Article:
A 64-year-old man with a medical history of human papillomavirus–induced anal canal dysplasia and UC presented to Gastroenterology Clinic in May 2022 with 3 months of bloody diarrhea (>15 bowel movements per day), urgency, and abdominal cramping. He had been previously diagnosed with UC 9 years earlier, with exposure to mesalamine, infliximab, golimumab, vedolizumab, and ustekinumab. Of note, repeated tests for human immunodeficiency virus were negative. His last flexible sigmoidoscopy had been in October 2021, which showed patchy severe inflammation characterized by ulcerations, erythema, and friability in the rectosigmoid (Mayo endoscopic subscore = 3), with biopsies showing severe chronic active colitis. He was started on ozanimod (induction dose: 0.23 mg once daily on days 1–4, 0.46 mg once daily days 5–7, and then 0.92 mg once daily on day 8 and thereafter) in March 2022 and 40 mg of prednisone. After induction, he developed a partial response, with a 50% reduction in bowel movements and resolution of all other symptoms aside from mild urgency.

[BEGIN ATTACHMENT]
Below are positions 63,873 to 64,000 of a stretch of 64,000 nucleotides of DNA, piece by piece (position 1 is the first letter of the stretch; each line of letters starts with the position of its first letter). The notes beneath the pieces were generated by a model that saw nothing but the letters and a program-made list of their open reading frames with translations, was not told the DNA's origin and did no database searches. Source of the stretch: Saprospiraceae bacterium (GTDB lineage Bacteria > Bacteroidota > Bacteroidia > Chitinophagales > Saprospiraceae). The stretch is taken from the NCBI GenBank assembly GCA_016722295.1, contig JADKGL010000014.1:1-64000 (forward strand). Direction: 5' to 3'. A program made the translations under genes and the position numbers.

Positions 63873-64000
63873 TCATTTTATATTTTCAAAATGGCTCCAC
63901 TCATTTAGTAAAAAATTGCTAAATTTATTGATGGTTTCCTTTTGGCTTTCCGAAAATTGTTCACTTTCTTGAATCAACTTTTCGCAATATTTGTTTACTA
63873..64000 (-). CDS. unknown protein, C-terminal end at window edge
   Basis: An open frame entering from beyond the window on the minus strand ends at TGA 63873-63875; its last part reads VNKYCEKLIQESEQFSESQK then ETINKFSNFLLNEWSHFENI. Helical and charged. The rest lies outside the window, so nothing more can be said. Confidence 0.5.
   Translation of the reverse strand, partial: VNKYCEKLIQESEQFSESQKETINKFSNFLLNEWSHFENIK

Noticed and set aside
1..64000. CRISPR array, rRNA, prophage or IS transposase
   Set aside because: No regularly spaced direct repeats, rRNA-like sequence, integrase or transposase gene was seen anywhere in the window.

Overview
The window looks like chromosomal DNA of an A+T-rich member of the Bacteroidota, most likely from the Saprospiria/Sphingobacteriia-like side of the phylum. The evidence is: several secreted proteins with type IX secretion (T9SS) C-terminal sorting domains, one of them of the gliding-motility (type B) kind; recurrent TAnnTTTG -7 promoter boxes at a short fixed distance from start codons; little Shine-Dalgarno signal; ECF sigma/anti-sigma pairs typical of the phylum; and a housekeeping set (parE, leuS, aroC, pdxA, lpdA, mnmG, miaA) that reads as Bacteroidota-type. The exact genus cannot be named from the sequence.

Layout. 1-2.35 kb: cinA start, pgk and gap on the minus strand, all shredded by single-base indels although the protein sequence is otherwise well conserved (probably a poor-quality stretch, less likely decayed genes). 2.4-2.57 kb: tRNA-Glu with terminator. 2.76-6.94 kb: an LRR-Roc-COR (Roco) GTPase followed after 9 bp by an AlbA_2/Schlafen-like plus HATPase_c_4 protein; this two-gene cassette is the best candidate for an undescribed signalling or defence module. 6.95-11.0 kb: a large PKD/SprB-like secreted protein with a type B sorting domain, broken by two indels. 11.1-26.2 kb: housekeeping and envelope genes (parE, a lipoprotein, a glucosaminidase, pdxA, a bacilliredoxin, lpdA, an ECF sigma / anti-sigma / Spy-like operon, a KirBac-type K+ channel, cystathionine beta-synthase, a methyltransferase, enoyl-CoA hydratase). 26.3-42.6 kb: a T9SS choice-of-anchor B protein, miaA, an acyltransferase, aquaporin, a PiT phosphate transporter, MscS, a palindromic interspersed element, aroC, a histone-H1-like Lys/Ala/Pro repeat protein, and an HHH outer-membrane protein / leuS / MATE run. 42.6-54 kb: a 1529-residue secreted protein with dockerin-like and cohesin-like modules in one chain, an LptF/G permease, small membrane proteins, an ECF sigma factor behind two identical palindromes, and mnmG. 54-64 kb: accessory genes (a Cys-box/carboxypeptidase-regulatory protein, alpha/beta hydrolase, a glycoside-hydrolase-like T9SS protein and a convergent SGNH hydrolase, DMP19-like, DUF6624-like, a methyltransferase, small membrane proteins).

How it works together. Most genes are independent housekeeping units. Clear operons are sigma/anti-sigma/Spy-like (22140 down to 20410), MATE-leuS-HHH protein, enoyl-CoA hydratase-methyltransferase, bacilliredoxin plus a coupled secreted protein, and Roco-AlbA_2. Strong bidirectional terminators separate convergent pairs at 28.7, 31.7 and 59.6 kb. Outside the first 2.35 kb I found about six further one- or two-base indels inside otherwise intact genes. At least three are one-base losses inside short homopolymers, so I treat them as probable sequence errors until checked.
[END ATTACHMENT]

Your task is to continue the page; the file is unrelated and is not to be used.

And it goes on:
In May 2022, he presented to Dermatology Clinic for evaluation of a skin lesion on his right cheek that had developed over the past few months (Figure 1). Biopsies of the lesion revealed KS.

Figure 1.: